I've wanted to be a writer for as long as I've wanted to make video games. Maybe longer. For a long time, I wanted to make writing my career. I had ideas -- good ones, though they may have just been reimaginings of The Wheel of Time and The Maltese Falcon -- and I wanted to get them out there and get my name out there as a serious writer. But I didn't know how to do that.

Casual Brilliance as Motivation Murder

The problem with looking at published books as a way to write books is a thorny one, in my opinion. You see something that someone has slaved over, spent years improving their craft to be able to create, and you look at sentences like, "The man in Black fled across the Desert, and the Gunslinger followed."

It's a simple sentence, and it has words that anyone could understand, that practically everyone has used, and it's completely confounding that someone could rearrange those words to convey something so meaningful and lasting.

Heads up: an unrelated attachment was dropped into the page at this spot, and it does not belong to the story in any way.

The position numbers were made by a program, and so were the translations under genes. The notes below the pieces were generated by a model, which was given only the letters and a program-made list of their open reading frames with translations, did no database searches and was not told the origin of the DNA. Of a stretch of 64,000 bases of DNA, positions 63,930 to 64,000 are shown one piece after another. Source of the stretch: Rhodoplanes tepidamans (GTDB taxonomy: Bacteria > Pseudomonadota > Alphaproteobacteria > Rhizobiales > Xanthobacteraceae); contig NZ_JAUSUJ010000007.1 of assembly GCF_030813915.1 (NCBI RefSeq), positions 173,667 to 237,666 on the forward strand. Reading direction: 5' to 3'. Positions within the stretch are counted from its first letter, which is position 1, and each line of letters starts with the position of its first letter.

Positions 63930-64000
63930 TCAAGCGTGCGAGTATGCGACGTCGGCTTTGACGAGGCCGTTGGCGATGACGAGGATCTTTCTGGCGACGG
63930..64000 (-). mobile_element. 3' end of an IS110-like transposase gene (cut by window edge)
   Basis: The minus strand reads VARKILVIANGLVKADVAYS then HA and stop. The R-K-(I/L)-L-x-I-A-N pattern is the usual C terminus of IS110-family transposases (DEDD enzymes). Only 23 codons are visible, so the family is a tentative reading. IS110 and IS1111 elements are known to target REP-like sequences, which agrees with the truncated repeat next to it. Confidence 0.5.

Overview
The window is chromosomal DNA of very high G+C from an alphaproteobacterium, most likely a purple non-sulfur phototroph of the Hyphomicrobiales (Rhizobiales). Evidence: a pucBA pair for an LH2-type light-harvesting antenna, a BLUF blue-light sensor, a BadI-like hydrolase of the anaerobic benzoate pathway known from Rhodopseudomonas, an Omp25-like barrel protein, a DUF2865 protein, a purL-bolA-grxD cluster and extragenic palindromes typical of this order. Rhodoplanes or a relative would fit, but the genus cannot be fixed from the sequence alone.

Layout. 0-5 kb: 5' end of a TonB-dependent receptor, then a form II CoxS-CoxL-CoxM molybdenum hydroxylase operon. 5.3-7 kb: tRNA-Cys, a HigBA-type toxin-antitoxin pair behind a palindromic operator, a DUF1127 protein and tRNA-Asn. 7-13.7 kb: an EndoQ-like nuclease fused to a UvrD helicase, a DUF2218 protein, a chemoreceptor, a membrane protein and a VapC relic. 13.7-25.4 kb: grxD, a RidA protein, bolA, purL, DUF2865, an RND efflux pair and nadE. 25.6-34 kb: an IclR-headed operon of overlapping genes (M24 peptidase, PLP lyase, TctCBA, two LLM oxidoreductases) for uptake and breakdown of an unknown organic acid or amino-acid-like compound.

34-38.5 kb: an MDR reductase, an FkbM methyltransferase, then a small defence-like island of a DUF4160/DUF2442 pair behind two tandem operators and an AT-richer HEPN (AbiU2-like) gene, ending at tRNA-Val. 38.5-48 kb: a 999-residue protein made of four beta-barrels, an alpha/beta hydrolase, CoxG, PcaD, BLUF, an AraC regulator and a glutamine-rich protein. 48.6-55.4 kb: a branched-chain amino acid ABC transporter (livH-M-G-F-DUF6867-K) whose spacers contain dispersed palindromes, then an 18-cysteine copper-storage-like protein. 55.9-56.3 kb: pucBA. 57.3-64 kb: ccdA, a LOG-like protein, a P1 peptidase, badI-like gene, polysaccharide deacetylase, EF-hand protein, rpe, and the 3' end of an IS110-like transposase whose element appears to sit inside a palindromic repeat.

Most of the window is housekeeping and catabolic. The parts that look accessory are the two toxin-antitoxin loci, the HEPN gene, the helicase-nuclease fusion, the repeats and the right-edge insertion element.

Even worse is when you read a book like Neil Gaiman's Fortunately, the Milk, and it's filled to the brim with brilliance: time travel, a smart story, and lines that just seem to leap off the page. These are problematic stories to read as a writer because you get something like that and then you write something like, "It was too much to hope that the man behind Korta had kept his knife in its sheath." and you think, 'Hey, that's good.' But then you realize that you spent ten minutes thinking of that one sentence, and there are something like 3000 more sentences like that in order to finish NaNoWriMo and you sure as hell don't have 30000 minutes to make word count for November because you've still got work, and there are kids to put to bed, and don't forget that staying married is kind of important. So you push on, using sentences that get written, but don't sparkle the same as that first line. Then you get, maybe, 500 or 600 sentences down, and you realize that you forgot the point of the story, or maybe you decide you want a different kind of story out of this. What then? Well, you could continue to work on this story, which isn't nearly as sparkling as the first sentence, let alone how it shone when it was just a thing in your brain. Or you could abandon this one, like you had so many others, but you were really liking a couple of the characters, so maybe you could just throw this bit into a different kind of story? But that's stupid, so you abandon the whole stupid thing because every successive sentence you write gets further and further away from the quality of that first one and Neil Gaiman is so brilliant and he probably got Fortunately, the Milk in one shot -- just scribbled the whole thing down in one go -- and I can't even decide what I want my story to be and why can't I just be a real writer?